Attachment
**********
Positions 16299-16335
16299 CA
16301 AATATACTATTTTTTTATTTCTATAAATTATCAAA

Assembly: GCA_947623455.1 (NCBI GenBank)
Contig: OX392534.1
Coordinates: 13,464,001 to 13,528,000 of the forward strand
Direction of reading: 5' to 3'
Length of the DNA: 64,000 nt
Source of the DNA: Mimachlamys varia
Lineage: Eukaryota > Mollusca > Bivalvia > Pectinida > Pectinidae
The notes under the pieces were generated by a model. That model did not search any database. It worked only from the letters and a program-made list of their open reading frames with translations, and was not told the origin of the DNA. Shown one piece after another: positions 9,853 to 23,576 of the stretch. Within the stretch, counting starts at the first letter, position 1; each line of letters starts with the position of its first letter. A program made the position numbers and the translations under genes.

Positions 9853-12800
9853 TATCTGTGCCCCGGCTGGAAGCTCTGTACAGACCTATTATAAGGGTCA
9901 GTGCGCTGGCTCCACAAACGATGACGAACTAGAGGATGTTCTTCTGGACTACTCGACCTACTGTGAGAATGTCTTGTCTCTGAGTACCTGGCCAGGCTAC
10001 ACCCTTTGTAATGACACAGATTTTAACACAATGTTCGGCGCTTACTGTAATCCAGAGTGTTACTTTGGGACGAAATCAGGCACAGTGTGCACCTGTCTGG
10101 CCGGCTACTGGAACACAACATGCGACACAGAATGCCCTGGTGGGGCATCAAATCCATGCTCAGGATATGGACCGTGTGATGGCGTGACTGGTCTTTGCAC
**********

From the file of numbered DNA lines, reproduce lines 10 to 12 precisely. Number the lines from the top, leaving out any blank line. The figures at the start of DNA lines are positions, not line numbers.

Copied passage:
Lineage: Eukaryota > Mollusca > Bivalvia > Pectinida > Pectinidae
The notes under the pieces were generated by a model. That model did not search any database. It worked only from the letters and a program-made list of their open reading frames with translations, and was not told the origin of the DNA. Shown one piece after another: positions 9,853 to 23,576 of the stretch. Within the stretch, counting starts at the first letter, position 1; each line of letters starts with the position of its first letter. A program made the position numbers and the translations under genes.

Positions 9853-12800